This week, Tiny Girl turns the Pawfile Pawtraits column over to Auntie Lynn, Skye, and Twink. Auntie Lynn is our guest writer this week, as she reveals Tiny’s story!
All Tiny Girl ever wanted was to be loved, and to love. She was born for this. Tiny is a happy, little girl living a most excellent life with her family in New Jersey, where she is cherished, and kept safe.
This hasn’t always been so, for against all that is right and good, it was not how Tiny’s life began. When Tiny was very young, she was tattooed with the number 29. Her identity became that of the 29th female pup who would be victimized by the cruelty of forced breeding in a Texas puppy mill. Loving touches, clean bedding, freedom, good food, and fresh water were unfamiliar to #29. She only knew cold cruelty, suffering, yearning for something better. Though her less than three pound, delicate body was not meant for factory production of even one litter, #29 gave birth. She was found, near death, close to the end of a torturous life.
A mercy #29 could not have anticipated came to her like an angel from heaven, and removed her from that hell on earth. #29’s angel, a Texas woman who rescues dogs from puppy mills, flew #29 to a friend in New York, Chris Bedelle, a Chihuahua breeder and rescuer. Chris took #29 into her heart and home, cared for her, and lovingly restored her to health. She gave #29 the name “Tiny” in place of an impersonal number. Still fearful of people, Tiny spent her days sitting beneath a chair in a room where Chris raised finches as Chris began her search for Tiny’s perfect forever home.
Tiny’s current “Mom,” Annie, had wanted a Chihuahua since she was a little girl. She wanted a Chihuahua in need of a love. Annie prayed for just such a little soul, and so it was upon a certain day that she found Tiny on the Bedelles Chihuahuas website. Chris Bedelle described Tiny as timid, quiet, “the whisper of a spirit.” Tiny needed special attention and patience, Chris said, and Annie, filled with love and energy, was eager to give Tiny everything she needed.
Tiny, her psyche damaged to its core, was fearful of people. Sensitive to Tiny’s feelings, Annie did not change the little dog’s name to “Belle,” as she had intended. Tiny responded to the name Tiny; she knew who she was. Tiny had her forever home, yet she would not eat, could not relax, and would not even give herself permission to go to the bathroom for the first two days with Annie. Stumbling and weak, Tiny at long last nibbled a bit of kibble and sipped water. Later, when her body could no longer contain her waste, Tiny jumped out of her basket, ran into the dining room, and emptied herself on the oriental rug. Completely broken down and fearful, Tiny cowered and shivered, and ran in fear. Realizing how utterly shattered her new “Tiny Girl” was, Annie scooped her up, and held her within the security of a blanket. With loving arms, Annie gave comfort to this fragile “child,” and Tiny’s parched and aching soul sopped it up. Still, it was many months before Tiny completely relaxed in her new home. Annie will always remember the special day Tiny ran down the hallway with her tail proudly in the air. “Oh, my God!” Annie shouted to her family. “She has a tail!” Tiny was “reborn!”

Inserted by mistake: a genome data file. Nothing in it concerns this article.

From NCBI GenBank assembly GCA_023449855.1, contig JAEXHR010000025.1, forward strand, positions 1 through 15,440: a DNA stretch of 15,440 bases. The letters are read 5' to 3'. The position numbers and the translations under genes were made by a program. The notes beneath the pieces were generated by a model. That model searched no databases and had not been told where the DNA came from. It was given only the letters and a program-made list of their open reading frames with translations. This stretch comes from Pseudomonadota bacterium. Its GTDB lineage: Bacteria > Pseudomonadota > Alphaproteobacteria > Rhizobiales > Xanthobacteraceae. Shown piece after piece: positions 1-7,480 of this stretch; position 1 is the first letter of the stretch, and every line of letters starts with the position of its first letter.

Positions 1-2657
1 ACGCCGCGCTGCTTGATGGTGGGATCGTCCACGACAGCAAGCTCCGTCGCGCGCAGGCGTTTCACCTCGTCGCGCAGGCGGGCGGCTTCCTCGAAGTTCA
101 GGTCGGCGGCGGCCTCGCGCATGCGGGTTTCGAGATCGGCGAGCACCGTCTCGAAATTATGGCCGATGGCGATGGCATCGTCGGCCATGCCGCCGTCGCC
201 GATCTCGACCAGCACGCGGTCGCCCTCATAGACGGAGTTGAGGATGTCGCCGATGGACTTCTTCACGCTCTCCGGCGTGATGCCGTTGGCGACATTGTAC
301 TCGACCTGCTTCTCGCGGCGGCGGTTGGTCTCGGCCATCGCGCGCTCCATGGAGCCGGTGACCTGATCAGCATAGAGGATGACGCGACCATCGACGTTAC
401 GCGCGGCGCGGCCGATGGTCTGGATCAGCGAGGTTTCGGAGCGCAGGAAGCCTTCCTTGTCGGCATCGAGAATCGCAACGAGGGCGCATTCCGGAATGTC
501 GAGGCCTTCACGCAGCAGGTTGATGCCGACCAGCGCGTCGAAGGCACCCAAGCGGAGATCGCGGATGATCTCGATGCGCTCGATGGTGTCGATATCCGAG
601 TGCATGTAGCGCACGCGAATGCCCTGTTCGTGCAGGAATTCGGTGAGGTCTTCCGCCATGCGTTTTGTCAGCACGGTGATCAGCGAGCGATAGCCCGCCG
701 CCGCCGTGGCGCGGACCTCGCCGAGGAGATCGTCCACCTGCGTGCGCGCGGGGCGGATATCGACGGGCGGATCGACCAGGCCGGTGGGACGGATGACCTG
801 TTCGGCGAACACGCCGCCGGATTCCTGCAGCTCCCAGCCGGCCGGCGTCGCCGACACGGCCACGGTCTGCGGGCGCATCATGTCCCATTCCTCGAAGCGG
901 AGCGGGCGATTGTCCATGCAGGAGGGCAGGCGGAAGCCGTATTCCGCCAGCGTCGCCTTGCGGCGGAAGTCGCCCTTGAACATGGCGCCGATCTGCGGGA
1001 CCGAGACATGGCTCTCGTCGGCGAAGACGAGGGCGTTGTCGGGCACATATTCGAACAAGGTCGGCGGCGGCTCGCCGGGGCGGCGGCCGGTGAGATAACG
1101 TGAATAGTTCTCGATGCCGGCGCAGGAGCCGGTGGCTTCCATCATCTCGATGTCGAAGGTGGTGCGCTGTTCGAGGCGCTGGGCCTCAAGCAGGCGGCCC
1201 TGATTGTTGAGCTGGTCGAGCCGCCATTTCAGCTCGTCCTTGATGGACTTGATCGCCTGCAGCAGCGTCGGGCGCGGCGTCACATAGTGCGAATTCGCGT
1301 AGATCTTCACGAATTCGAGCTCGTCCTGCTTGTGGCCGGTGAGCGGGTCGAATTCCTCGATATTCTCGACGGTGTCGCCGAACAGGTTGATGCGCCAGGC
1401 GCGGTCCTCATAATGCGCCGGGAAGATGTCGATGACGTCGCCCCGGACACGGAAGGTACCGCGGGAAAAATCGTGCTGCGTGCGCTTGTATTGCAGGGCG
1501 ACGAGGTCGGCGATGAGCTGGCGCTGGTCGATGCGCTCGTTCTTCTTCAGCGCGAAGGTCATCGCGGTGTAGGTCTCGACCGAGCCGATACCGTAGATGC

Tiny’s days of terror are past. She is now a treasured and adored member of her family. Tiny sleeps with her “Mommy” and “Daddy,” where she snuggles and burrows beneath the covers. Tiny enjoys stretching across the living room floor, sunbathing in morning sunbeams, or sitting in the patio room, listening to the birds singing outside. Tiny is relaxed, at ease. She has good food, pretty clothes, her own belongings, like her favorite toys, “Mr. Snake” and “Lambie.” Tiny accompanies Annie in the kitchen as Annie cooks, and sits beside her as she needlepoints or watches television in the evenings. When “Daddy” comes home, Tiny welcomes him with her special “happy dance,” running in circles, her tiny legs close to the ground to enable speed.
From time-to-time, Tiny has seizures. When this happens, Annie soothes her through it, and then takes her to the vet for medical attention. Still sensitive, Tiny is terrified of harsh voices and loud activities. She does not like strangers, and barks incessantly when visitors come into her home, and growls protectively when anybody, including family members, lean too close to her “Mom.”
At times, there are moments when Annie still sees sadness in Tiny, and Annie worries that Tiny is remembering her years in the puppy mill. Despite this, Tiny is a joyful, little dog, loving her family, and her life. The depth of Tiny’s beautiful spirit flows wide and deep. As Annie wrote, “Tiny is, indeed, the whisper of a spirit in the house. We all absolutely adore her. To me, she is proof of the existence of God, and the importance of love for all creatures, both great, and small. Our Tiny is a huge, irreplaceable treasure.” ~ Lynn Korbel